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BEMIDJIJOE

Battery(ies) Question????

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I made a critical mistake last year, I purchased a 12 volt trolling motor(was a heck of a deal). I have 2 brand new batteries under my bow that I use for my trolling motor. I was wondering, would it be better to use these batteries independently or shoudl i run them in parallel. I have them hooked to a two bank onboard charger, if that makes a difference. One more question, I have two used batteries that came with my boat (two years old) either I or the previous owner forgot to top off the water level and it appears that there is corrosion on the battery plates. Is there a way to "rejuvinate" these batteries.

Thanks for the help and good luck to all.

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I just got a rig at Northern Tool for $50 that is supposed to rejuvenate a battery. Check out Model# 12117 You have to put it on to charge the battery up and then it goes into some mode that pulses and that's supposed to clean off the plates. I am only on day 3 so I can't say how well it does the job.

I don't think you gain by going parallel. You get twice the amount of time but you still have to charge them both up. If you stayed with one at a time you could switch them out and never be out of luck.

You can learn a lot about batteries by googling "deep cycle batteries" the first thing that comes up has a number of answers to FAQ's

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You should never charge two batteries that are hooked up in parallel. Your charger will be getting false signals, it may not be fully charging your batteries and/or it may over charge them. You'll have big problem. If you do run the batteries in parallel, disconnect the wire that parallels them before charghing.

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I have a Vector Charger from Northern Tool. It has a "recondition" mode that pulse charges the battery over a 24 hour cycle and it breaks up the deposits on the plates of the battery. I've used it to bring two old deep cycles that my wife's ex husband left in the garage back to accepting full charges. They had been sitting in the garage for about 2 years and would only take about a quarter charge when I started. I recommend it.

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Did she get those batteries as part of the divorce or are you going to have the case reopened now that those batteries are working again? Don't want to cheat the guy, do you?

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You should never charge two batteries that are hooked up in parallel. Your charger will be getting false signals, it may not be fully charging your batteries and/or it may over charge them. You'll have big problem. If you do run the batteries in parallel, disconnect the wire that parallels them before charghing.

That's interesting. I don't fully understand why your charger would have a hard time with this. With both in parallel, both would draw current as they can or need. Once fully charged, the one with lesser charge will draw most of the available current. Are you suggesting that the other one may get overcharged as a result?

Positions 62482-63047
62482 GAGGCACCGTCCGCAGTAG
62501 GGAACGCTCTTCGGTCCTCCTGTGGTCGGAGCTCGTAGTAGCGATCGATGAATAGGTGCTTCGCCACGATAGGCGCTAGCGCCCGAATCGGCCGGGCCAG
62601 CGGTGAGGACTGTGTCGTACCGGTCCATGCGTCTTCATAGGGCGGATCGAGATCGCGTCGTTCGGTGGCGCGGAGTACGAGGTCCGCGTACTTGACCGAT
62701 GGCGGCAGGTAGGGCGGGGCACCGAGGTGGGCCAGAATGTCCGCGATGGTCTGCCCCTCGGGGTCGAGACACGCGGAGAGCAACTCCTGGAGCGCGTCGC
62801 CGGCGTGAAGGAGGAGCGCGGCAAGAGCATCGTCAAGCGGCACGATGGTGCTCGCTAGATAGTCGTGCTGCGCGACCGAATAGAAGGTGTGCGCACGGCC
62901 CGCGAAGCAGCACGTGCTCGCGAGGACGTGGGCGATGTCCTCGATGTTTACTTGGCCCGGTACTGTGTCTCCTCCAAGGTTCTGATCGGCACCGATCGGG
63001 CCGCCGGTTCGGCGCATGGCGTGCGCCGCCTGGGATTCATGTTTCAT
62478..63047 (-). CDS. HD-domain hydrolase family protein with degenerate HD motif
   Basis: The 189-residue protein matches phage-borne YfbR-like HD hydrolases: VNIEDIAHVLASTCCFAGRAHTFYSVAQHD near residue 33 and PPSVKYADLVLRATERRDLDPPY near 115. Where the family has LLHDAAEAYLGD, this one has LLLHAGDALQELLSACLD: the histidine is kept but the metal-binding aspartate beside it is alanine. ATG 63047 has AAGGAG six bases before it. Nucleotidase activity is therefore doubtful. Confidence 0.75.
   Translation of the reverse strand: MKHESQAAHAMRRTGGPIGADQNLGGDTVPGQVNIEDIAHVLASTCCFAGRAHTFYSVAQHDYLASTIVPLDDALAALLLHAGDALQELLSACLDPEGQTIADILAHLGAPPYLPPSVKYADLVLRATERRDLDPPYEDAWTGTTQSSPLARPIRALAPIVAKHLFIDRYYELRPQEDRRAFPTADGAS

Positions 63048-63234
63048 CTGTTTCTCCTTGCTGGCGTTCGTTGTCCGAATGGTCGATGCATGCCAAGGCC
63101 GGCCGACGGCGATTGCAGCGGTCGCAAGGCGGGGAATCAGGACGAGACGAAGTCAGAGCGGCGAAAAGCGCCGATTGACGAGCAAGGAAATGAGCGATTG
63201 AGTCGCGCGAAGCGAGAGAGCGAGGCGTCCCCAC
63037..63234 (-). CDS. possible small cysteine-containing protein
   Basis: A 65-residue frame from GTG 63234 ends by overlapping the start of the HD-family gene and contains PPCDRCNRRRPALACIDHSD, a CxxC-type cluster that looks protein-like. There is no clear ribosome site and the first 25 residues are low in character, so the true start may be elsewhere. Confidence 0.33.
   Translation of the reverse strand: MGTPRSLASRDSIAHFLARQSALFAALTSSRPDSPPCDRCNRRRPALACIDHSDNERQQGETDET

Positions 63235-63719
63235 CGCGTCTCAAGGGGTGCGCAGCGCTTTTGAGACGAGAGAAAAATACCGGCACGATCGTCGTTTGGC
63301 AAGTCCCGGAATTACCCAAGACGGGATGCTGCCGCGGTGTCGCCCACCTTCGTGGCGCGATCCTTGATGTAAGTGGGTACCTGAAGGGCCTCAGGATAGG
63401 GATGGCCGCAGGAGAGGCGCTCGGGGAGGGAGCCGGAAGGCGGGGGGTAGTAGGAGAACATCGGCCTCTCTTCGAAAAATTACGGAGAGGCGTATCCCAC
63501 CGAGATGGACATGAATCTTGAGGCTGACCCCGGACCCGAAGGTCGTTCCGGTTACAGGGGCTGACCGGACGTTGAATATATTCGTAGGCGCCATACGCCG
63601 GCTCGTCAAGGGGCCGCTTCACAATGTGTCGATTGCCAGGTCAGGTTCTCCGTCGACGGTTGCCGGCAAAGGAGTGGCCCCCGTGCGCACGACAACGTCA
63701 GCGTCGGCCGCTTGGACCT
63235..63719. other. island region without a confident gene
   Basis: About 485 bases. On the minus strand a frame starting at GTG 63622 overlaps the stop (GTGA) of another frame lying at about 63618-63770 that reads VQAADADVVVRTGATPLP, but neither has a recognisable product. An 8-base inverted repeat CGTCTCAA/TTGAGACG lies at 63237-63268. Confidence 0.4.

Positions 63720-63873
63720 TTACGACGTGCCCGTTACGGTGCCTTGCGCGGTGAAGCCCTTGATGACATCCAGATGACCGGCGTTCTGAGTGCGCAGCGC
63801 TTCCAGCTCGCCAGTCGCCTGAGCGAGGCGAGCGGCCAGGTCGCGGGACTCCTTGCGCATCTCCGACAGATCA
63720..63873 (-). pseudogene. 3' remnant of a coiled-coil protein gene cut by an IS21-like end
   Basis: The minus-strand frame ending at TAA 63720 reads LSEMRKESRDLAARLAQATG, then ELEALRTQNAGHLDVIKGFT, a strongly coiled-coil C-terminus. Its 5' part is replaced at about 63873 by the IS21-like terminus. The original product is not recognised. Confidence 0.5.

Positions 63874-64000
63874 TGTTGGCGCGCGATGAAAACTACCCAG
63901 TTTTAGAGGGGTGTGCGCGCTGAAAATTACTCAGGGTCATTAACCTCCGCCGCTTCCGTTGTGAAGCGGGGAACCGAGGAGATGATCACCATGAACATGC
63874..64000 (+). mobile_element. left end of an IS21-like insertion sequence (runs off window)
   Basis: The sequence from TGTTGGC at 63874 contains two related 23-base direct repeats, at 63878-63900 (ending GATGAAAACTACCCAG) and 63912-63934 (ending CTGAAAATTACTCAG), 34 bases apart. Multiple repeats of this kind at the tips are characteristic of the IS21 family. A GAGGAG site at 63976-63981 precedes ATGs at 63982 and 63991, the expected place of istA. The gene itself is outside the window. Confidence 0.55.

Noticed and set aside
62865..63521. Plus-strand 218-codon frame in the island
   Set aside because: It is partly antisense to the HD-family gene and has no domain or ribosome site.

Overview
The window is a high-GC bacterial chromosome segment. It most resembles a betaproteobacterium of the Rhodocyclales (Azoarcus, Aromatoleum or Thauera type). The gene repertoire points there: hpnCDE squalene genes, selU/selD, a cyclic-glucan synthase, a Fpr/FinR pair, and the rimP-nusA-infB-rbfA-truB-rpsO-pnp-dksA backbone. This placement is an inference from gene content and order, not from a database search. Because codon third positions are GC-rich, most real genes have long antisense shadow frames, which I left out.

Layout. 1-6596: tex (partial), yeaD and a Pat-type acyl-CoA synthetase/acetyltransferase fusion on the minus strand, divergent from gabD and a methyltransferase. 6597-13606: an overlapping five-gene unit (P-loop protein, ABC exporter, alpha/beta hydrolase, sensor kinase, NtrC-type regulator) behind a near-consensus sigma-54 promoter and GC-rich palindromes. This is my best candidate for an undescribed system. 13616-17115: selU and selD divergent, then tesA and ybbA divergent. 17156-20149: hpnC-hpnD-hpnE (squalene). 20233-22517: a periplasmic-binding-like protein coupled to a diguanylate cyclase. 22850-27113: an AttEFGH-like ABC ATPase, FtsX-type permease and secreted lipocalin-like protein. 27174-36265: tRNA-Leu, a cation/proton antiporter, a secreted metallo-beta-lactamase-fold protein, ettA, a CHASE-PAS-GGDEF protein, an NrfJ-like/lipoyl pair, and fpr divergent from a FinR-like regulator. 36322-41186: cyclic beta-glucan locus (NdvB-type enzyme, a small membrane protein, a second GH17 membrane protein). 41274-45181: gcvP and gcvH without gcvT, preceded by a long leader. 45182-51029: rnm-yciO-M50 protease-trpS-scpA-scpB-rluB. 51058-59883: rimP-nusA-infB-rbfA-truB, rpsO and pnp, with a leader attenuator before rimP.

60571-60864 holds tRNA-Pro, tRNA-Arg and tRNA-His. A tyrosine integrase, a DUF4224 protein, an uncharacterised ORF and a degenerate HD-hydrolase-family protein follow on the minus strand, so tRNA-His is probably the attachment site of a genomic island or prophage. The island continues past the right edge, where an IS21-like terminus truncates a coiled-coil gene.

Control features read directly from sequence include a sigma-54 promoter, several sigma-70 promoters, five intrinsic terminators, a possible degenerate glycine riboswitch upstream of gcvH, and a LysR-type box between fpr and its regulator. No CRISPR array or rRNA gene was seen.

Bob

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I don't think you gain by going parallel. You get twice the amount of time but you still have to charge them both up. If you stayed with one at a time you could switch them out and never be out of luck.

Really, it's all the same in the end.

Use one at a time, or both in parallel, the amount of total A/hr available is basically the same.

EDIT: Actually, you'll probably get more time running the two batteries in parallel. This is because the total amount of power one can draw from batteries depends in part on how fast the power is withdrawn. So, with the batteries in parallel, each is discharged more slowly, thus will give up more total power.

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The charger has indepent banks which monitors current resistance. When batteries are hooked in parallel, they become like one battery with a longer reserve run time. When a two bank charger is hooked up to each battery as supposed to, it is like taking the two positive ends of the bank wires and connecting them together because of the parallel wiring. The charger will stop charging whenever one battery reaches full. This will leave the not fully charge battery undercharge. The charger reads off the highest current feedback. The current feedback from the lesser charged battery goes unnoticed by the charger because it's current feedback is less than the full battery's feedback current.

I hope that makes sense.

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I picked up one of those battery minder rejuvenator things from Northern. First week I tried it - no gain in battery capacity, so I hooked it up for another week....again, nothing happening to "rejuvenate". Not sure if I need to leave it on for a long time, or what, but so far it hasn't been working for me. The battery load tests ok and charges ok....just doesn't last long at all. If I had to do it again, I'd save my $50 and spend it on another battery!

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I've got my Vector hooked up to a deep cycle right now. I'm in week two and having the same kind of luck as you. No tangible improvement to the battery at all.

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